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Confessions of a Mad Journalist (Part 2): Overcoming the Fear of Failure

May 11, 2009

Continued from previous post

Oftentimes, my journal acted as a sounding board for my career – a personal assistant of sorts, to help me think through major issues, or grapple with risk. Sure, being an executive can be fun, you are thinking. You get to make big decisions. People respect you. You get to tell others what to do. And, let’s see. What else? Oh yes – the fate of the entire organization rests upon your shoulders. That’s not completely accurate, but it sure feels that way sometimes.

After working so hard for many years clawing my way to the top, I relished in those first few years of making it to the executive suite. Confident. Bold. Full of conviction. That’s the image I wanted to project. That’s what you would have read in my journal those days. But soon enough, the glimmer wore off, and I was faced with the daunting realization that everyone expected me to make some pretty tough decisions, and to get them right. Owning those major decisions took some getting used to. What if I made a mistake? What if I was wrong? What will happen if I make a twenty million dollar boggle?

When it came time to actually make those big decisions, I frequently would have cold feet, and second thoughts. “Do you really know what you are doing?” my journal would ask. That’s what I would be thinking on the way home from work, or waking up in the middle of the night in a cold sweat. “Who do you think you are? I’ll tell you who you are, you are a big fat Loser who is trying to fake everyone out with your fancy business plans and big ideas. They are on to you, boy!” Those same thoughts crossed my mind as I drove past the construction site of an enormously expensive project that I had recently launched. A project that I had fought for and wrestled with for three years, doing market research, studying the competition, building a business plan, getting advice from experts, and then victoriously convincing the Board that it would provide a superior return for the investors, giving us a formidable edge in the industry. But sitting in my car a few weeks later watching the steel going up, I suddenly felt a lump in my stomach. “Dear Lord in heaven, what have I done?” I thought to myself, gripping the steering wheel with white-knuckles as the friendly construction workers smiled and waved at me. In a brief moment of desperate panic, I secretly reneged on all of my bold predictions for growth and profits. All I wanted to do was run and hide. It all crumbled before me in an imaginary meltdown, as I pictured myself standing before the Board, trying to explain the massive failure of my plan.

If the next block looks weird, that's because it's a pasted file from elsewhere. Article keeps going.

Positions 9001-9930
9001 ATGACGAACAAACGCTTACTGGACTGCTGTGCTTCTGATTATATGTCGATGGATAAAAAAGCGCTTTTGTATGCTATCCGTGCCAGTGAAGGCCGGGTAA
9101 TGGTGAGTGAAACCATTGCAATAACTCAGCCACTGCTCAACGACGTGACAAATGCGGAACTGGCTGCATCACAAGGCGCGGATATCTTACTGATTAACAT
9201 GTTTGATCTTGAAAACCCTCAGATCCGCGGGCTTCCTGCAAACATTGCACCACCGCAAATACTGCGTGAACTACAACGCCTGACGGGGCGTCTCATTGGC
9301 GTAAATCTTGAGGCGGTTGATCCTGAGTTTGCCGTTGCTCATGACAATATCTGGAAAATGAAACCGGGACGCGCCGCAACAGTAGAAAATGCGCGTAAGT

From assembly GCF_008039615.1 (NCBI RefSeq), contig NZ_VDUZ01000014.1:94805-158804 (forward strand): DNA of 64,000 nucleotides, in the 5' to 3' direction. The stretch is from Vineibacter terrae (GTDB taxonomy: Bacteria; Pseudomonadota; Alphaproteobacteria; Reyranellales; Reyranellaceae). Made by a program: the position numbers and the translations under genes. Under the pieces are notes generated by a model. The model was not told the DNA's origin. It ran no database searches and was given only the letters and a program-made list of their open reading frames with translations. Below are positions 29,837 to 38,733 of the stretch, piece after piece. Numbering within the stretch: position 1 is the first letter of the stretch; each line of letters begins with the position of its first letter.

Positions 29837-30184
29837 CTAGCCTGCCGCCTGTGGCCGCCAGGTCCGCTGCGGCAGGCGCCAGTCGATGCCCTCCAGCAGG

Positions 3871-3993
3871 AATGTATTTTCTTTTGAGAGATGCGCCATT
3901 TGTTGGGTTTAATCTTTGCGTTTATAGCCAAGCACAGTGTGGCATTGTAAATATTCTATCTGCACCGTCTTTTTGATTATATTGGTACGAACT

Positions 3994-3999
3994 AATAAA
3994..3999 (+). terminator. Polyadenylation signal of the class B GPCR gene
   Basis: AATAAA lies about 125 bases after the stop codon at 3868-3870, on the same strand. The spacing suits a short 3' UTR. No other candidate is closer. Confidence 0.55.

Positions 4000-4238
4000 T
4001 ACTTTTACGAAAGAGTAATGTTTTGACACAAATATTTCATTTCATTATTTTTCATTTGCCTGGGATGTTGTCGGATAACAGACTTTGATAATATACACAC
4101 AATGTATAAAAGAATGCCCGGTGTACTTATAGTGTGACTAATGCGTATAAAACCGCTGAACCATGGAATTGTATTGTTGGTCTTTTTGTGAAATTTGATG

In moments like this, I need to step back, to gain some perspective, and to be less emotional – more objective. I need a helping hand. I turn to my journal, and let it all out in a flurry of cries and pleas to God, followed by a good deal of man-to-man straight-talk. It calms me down. A few months later, I go back and read through those escalating crazy-man thoughts, and I chuckle. “Ha, Ha, wasn’t that funny how I got so worked up over that little thing! Oh, Ye of Little Faith! Sheesh!”

A few months after the fact, it is now so obvious that any dummy could have seen how God was with me then. He was there the whole time. Everything worked out just fine, even though it was a little touch and go for a while. I had done all the right homework; I received plenty of input and advice. I was not being arrogant and cavalier in promoting my ideas. So why did I panic?

I think about that Woody Allen quote, the one that says “Eighty percent of success is just showing up.” That’s all God wants from me, is to just show up every day and do my job – at home, at work, with my kids, with my friends and church. And if I’m doing it right, if I’m stepping out in faith and taking calculated risks once in a while, there might be times when it feels like what I am doing is crazy. It’s like an old saying I heard once from a youth leader in high school: “God can’t steer a parked car.” It may take a while, we may fumble around and bump into things at first, but He’s got to start somewhere.

I’ll bet that in God’s playbook, one hundred percent of success is based on just showing up. And to be honest, some days that’s barely all we can manage. But, really, what other choice do we have? We wake up, turn over in bed, and sooner or later we are going to have to get up and start moving around. That’s when the Holy Spirit can sneak in and start doing some good work with us. He can prod and push us, nudging us along a little at a time. “So, now that you’re up, why not make that phone call?” He might ask, in a cheerful, encouraging voice. You might as well go and talk to that person you were thinking about. And it wouldn’t hurt to organize that meeting you’ve had on that list for a while. A little at a time. Things start getting mobilized. And before you know it, God is doing something in your life that you didn’t even expect.

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3 Comments leave one →
  1. May 11, 2009 6:56 pm


    I love your honesty. Can’t wait to hear the rest of the story.

  2. May 11, 2009 6:58 pm

    i wonder how many people keep journals.
    the paper and pen kind.

    do you ever find yourself writing something down that surprises you?

  3. May 13, 2009 9:03 am

    Nice story and a great exhortation, Bradley.


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